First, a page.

When it came time to pick a practice for this Lent, I chose writing.
It came quite easily as my parents had kindly celebrated my birthday by giving me every book off of my Amazon.com Wishlist including Rachel Hackenberg’s Writing to God. So I’ll admit that this seemed like an easy thing to add into my spiritual practice. I also already had the book. This didn’t include a lot of preparation and (if I’m really honest) not much thought.
On Shrove Tuesday, I had to convince myself that this was OK. I had to talk myself into the fact that it was really OK to not contort myself into some fantastically spiritual experience. (Something I do crave.) It was just fine to practice writing again. I mean, I like to write. It pushes me. It challenges me. It gives me pause to see the words that actually come out of me. I like this about preaching. I like this about praying. I like this about words. This Shrove Tuesday pep-talk continued with some reflection. I reasoned that I had stopped writing pastoral prayers for worship. I had leaned on praying from my heart — and maybe it would be powerful to return to that practice of recording my prayers.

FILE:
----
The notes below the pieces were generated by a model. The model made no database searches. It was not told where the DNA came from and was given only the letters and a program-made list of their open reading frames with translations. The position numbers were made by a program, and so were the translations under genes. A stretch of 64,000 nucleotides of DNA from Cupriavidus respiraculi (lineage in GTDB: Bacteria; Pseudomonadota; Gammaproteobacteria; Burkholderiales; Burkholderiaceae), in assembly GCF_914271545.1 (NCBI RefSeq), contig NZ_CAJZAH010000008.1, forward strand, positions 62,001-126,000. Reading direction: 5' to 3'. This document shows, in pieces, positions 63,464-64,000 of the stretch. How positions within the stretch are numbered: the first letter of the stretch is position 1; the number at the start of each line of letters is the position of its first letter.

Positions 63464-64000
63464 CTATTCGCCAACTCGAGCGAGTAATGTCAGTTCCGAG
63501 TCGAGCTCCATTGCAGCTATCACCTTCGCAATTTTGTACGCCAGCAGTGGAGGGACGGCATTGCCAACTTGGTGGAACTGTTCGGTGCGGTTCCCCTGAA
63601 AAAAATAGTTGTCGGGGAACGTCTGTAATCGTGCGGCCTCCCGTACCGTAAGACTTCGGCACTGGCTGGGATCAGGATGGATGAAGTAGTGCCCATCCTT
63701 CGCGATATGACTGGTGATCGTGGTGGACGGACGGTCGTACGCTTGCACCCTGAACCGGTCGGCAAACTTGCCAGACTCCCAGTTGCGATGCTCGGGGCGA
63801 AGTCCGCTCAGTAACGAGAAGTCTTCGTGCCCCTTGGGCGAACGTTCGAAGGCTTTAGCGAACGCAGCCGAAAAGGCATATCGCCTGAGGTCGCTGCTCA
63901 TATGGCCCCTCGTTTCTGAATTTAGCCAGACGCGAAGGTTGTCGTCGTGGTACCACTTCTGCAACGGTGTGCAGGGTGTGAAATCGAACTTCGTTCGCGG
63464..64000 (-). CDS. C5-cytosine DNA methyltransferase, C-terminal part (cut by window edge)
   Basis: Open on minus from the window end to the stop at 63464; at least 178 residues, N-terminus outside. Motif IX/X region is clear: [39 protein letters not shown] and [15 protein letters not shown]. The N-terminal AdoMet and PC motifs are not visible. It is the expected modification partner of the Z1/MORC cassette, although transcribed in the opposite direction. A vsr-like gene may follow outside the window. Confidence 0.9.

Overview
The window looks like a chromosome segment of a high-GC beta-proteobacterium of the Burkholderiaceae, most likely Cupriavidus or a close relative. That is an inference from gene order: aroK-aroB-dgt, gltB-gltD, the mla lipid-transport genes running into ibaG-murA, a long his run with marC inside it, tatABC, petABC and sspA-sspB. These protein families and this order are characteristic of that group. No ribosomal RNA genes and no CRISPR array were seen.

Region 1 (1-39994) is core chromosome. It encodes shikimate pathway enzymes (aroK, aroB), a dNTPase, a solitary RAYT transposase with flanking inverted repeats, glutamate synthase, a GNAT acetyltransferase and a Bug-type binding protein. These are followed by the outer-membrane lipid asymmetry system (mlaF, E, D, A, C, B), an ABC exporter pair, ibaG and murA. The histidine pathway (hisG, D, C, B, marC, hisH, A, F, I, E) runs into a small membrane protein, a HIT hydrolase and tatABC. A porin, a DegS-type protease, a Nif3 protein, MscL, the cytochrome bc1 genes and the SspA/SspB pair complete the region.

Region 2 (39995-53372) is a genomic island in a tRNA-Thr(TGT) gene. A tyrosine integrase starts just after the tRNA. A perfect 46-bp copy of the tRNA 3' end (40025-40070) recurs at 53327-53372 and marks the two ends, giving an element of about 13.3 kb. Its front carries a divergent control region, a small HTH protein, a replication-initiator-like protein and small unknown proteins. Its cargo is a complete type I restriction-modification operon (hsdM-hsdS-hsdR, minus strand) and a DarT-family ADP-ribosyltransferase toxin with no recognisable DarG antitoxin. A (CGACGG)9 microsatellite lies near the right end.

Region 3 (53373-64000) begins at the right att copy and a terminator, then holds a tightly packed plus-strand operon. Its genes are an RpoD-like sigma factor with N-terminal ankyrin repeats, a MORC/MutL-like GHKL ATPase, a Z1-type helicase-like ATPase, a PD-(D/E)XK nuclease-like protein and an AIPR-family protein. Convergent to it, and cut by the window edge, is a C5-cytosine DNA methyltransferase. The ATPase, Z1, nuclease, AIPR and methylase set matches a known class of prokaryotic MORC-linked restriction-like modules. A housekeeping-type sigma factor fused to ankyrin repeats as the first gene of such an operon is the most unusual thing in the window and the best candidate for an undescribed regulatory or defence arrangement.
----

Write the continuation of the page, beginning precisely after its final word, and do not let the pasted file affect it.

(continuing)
I gotta say. It’s been pretty amazing. I like the prompts in this book. I like that it forces me to read small chunks of scripture but won’t let me meditate too long in lectio divina. Hackenberg is quick to assert in her introduction that this practice is about letting your pen lose on the page. She cautions against using a pencil. I am still having a hard time with that. I crossed something out in the prayer that I just wrote — not because I didn’t like it. (OK, a little bit because I didn’t like it.) But it really didn’t say what I wanted to say. It was the first thing that came out and so I wrote it down but it’s not really what I meant. And that alone is powerful. It’s powerful to hear my voice and see the words in prayers that are not intended for anyone but me. It’s what I love about writing — and I suspect that it’s just what I needed this Lent.